A diversity of plants thrives in the California coastal region, including pampasgrass, chaparral plant, sagebrush scrub, lobed sea rocket and sand strawberry. These plants grow near the ocean but thrive in areas where the spray of the saltwater cannot reach them. The plants are adapted to living in salty water and sandy soils, and many plant communities exist in dynamic conditions.
The native beach plants in the coastal area in Southern California thrive by creating a sand dune formation. The coastal strand plant species, such as the yellow-eyed grass, California poppy plant, sand strawberry, camphor dune tansy and the yellow sand verbena, trap sands blown in the wind and form small mounds made of sands. These hummocks of sand grow with the plants over time and protect the plants by trapping the sands above the waves and serving as buffers during storms.
More than 80 species of wildflowers grow along the coastal area of California, including the common evening primrose, San Francisco spineflower, Chilean clover, five-fingered fern, flowering currant and dove's foot geranium. These flowers are either annual, perennial or biennial flower species and evolved to survive by reproducing strategically in their particular environment.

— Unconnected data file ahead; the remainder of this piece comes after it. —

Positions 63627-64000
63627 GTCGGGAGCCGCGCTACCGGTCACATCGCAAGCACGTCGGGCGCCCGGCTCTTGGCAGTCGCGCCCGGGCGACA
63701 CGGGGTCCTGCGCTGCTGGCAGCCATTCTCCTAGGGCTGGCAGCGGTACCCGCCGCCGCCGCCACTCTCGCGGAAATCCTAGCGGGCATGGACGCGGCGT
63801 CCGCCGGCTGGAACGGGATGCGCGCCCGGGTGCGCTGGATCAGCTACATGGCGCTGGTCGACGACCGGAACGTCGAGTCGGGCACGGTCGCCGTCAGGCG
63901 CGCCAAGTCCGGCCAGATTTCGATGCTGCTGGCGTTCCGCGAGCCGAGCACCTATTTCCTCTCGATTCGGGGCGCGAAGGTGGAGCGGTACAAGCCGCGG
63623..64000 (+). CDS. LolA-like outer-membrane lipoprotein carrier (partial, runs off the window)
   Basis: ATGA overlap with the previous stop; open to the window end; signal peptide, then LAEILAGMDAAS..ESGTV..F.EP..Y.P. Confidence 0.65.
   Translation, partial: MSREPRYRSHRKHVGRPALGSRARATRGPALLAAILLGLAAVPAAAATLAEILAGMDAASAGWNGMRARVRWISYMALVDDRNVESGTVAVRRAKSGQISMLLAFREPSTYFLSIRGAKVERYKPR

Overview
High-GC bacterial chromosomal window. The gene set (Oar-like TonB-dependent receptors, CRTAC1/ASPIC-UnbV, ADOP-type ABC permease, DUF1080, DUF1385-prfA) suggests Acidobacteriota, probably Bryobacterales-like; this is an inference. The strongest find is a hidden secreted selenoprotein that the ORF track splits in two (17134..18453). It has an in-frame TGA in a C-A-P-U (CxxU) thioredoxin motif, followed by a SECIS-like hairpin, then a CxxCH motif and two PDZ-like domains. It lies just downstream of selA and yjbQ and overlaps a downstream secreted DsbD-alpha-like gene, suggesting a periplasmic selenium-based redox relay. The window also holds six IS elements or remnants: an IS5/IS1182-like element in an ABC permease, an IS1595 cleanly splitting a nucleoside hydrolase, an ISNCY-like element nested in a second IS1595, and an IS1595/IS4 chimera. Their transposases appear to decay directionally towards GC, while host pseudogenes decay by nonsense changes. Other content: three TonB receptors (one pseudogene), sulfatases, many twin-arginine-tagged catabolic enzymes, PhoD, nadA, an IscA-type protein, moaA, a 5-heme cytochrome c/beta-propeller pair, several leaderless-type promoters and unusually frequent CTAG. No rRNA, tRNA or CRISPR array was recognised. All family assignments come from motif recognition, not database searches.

While most beach plants are native to California, the coastal region of the southern and central region of the state is dominated by plant species from different countries. The most notable of these are the tree of heaven plant from China, the Bermuda grass from Africa and the giant reed from Europe.